The recently passed Nigeria Startup Bill by National Assembly will help institutionalize legal frameworks to enhance the growth of startups and strengthen Nigeria’s digital economy.
According to the Director General, National Information Technology Development Agency (NITDA), Kashifu Inuwa Abdullahi, a defined legal framework for the ecosystem will further help Nigeria to harness the potential of its digital economy through co-created regulations as well as provide enabling environment for attraction and protection of investment in the sector.
Abdullahi stated this while delivering a keynote address at the Google Black Founders Fund in Africa 2022 launch event in Abuja this week.
He noted that part of the challenge being faced by startups, especially in Africa is legal backing. According to him, starting and growing businesses in Africa used to be a big challenge, but with a such bill in place, it will be easier to start a business.
Speaking on the importance of the event, he said the gathering is an opportunity for startups to get funding and start a business. Also, the event offers other incentives like the Google training which can be accessed via Cloud.
He said the government is firmly committed to the growth of the digital economy in Nigeria.
His words: “We believe our own responsibility is to come up with policies that can enable a level playing field, and the government has been doing a lot in this area, starting with expanding the mandate of our ministry to cover the digital economy, and the ongoing implementation of National Digital Economy Policy and Strategy for a digital Nigeria, which outlined its strategic pillars that are key to the ecosystem.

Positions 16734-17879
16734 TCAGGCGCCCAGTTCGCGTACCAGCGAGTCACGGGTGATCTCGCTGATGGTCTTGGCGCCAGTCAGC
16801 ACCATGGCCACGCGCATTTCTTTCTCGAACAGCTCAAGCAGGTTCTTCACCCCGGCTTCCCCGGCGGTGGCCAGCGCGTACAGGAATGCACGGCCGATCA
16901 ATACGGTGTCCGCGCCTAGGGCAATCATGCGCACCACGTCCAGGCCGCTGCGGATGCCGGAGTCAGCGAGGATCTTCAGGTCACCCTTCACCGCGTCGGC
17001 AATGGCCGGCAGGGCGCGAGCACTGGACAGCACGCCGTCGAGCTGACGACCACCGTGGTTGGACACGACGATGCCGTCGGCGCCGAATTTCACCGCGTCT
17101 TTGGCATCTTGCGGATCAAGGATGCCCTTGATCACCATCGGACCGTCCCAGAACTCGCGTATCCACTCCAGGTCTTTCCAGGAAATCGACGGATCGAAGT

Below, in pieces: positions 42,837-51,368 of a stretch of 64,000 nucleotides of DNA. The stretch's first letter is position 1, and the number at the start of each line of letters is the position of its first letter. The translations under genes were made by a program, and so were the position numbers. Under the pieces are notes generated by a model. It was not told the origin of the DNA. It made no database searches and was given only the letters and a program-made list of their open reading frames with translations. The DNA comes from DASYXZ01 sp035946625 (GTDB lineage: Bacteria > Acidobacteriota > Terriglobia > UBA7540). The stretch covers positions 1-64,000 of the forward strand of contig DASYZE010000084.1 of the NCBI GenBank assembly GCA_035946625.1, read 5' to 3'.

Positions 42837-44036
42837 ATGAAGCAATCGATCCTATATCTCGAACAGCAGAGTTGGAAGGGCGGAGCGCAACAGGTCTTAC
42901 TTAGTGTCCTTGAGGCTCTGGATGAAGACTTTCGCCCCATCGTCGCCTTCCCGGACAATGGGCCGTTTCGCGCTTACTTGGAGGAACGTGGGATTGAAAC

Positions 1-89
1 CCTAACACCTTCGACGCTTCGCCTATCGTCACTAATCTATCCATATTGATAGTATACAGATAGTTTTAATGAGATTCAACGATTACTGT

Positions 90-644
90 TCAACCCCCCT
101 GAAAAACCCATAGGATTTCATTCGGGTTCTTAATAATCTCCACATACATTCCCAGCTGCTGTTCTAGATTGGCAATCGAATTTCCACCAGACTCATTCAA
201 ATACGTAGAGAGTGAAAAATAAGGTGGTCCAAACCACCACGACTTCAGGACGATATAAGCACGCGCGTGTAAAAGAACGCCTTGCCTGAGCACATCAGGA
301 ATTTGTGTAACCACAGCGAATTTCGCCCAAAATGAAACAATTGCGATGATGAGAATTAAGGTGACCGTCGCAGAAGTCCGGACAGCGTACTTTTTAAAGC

“We are currently working on a project called “Talent Gap Assessment”, because we believe talent is the people side of technology. In Africa, we cannot compete with the rest of the world in terms of hardware and any technology infrastructure, but when it comes to talent, we have a competitive edge over the rest of the world.”
While advising startups to leverage technology tools, he noted that “customers’ demand is changing rapidly, so startups can only remain relevant if they can envisage how human lives will be tomorrow and come up with innovative products that will be sellable in the future market.
“Don’t waste your time on what is happening today, the problem of today may be irrelevant tomorrow. Focus on Emerging Technologies and change the way we do things in this world. What helps you to succeed today may not help you succeed tomorrow.”
He added: “Try and turn your products into services because the world is moving to service platform markets. You will make more money in service than in products. It is easier to provide a service in Africa because of our challenging infrastructure. Let us explore that, that will help us to excel.”
He said the government was ready to partner with people or organisations like Google in the ecosystem, especially the five key stakeholders needed to build a strong ecosystem. These are Entrepreneurs, Higher Institutions, Corporate Organisations, Multi-nationals and Governments.
“Entrepreneurs bring ideas, higher institutions provide human capital development, corporate organisations absorb products, and the government’s role is basically in the policy-making and intervenes in a situation whereby there is a shortage in unserved and underserved areas. This is why the government came up with the start-up bill which is also going to come up with a seed funding that can help with early-stage funding as well,” noted.l Abdullahi.
On his part, Mr Adewolu Adene, Government Affairs and Policy Manager, Google Nigeria, applauded the Nigerian government for the incentives including easing the registration process at the Corporate Affairs Commission.
He said, “We are really grateful for the support that we have been getting from policymakers and all the forces behind. We have done a lot to get to this point and we hope that we can continue to do even more to take us further such that we are able to deliver to the respective mandate.”